• Hank Melluish

Teenage Fanclub Review

At 12am on April 30th, Teenage Fanclub released Endless Arcade, a LONG-awaited album preceded by no less than five singles and no small deal of hype. It had been postponed about four times this year and I stayed up for it. My brother was listening to the new Royal Blood album when I told him, and together we listened to these albums we’d been waiting ages for to drop. When all was said and done, Royal Blood had “absolutely murdered it.” Considering Teenage Fanclub is one of my favorite groups of all time, I wish I could have said the same.

Now, this review is going to require some tact. There are no bad Teenage Fanclub albums. In fact, such a notion is a concept harder for me to grasp than “Mothman”. Since 1989 this group--made up of Norman Blake, Raymond McGinley and Gerard Love--have been exporting work that, no matter what genre you’d classify it as, was beautiful and varying degrees of perfect. Even Howdy!, their weakest album bar-none, boasts the essential “I Need Direction,” and “Dumb Dumb Dumb,” and warrants a listen at least once a year… but Endless Arcade is a definite step down. Folks, what we’re dealing with is Teenage Fanclub’s worst.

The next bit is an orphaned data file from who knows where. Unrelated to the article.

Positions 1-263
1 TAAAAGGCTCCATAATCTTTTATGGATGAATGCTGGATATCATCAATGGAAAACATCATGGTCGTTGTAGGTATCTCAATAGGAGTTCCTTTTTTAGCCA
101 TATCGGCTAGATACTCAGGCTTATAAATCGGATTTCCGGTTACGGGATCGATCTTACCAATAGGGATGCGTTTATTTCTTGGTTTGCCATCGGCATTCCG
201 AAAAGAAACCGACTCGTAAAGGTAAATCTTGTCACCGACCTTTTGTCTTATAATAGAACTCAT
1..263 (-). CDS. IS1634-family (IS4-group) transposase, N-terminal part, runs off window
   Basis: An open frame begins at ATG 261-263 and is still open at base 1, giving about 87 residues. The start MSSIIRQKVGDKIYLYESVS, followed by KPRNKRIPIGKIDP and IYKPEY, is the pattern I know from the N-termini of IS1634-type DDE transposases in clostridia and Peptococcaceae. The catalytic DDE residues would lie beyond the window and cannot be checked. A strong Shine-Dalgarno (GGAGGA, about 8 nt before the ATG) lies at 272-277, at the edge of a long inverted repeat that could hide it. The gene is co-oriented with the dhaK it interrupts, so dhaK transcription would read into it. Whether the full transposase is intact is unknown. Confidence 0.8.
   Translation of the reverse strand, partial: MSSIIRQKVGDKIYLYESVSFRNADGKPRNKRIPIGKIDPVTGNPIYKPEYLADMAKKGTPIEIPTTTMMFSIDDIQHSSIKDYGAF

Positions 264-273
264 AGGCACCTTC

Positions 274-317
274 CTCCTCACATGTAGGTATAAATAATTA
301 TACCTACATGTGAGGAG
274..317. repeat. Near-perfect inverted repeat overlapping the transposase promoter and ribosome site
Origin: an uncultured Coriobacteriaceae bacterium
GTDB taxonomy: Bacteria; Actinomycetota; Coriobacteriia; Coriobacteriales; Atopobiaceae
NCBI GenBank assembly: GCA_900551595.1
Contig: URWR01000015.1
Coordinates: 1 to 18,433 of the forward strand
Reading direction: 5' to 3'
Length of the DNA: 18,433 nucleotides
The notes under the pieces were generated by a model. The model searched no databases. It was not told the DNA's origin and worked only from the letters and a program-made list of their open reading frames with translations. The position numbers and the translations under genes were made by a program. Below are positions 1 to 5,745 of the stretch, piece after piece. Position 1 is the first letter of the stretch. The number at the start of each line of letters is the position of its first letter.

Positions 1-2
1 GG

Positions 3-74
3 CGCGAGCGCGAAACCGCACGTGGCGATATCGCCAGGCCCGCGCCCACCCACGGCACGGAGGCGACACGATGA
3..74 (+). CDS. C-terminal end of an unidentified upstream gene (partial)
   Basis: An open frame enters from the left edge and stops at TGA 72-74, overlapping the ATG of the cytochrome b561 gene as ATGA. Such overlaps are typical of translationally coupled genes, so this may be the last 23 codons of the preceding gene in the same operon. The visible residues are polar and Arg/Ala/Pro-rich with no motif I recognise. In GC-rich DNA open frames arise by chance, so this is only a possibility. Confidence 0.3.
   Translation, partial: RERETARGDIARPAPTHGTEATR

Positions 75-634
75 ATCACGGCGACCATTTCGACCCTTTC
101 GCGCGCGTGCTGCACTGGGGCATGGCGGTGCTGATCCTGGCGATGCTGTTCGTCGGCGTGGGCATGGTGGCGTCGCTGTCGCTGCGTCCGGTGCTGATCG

As bands grow older, it’s easy for them to stagnate, but that’s never what these guys did. They went full “Big Star” in the early ‘90s before honing that beauty that was uniquely them through the late ‘90s and early-2000s, and from 2005-onward have lapsed into calmer, more relaxing pop that isn’t uncommon for bands of a certain age, but Teenage Fanclub always had that ear and panache that kept things interesting. Then, in 2018, Gerard Love leaves, and that’s when the whispers begin. The three main players had remained the same since 1989, and one of their departures signified something big. Now, until two years ago, I had no idea there was more than one singer in the band, and I listen to them all the time. On God. I wouldn’t cap about this. All of the guys, regardless of who wrote what, adopted the same downplayed singing voice and style, which created this cohesion that you didn’t even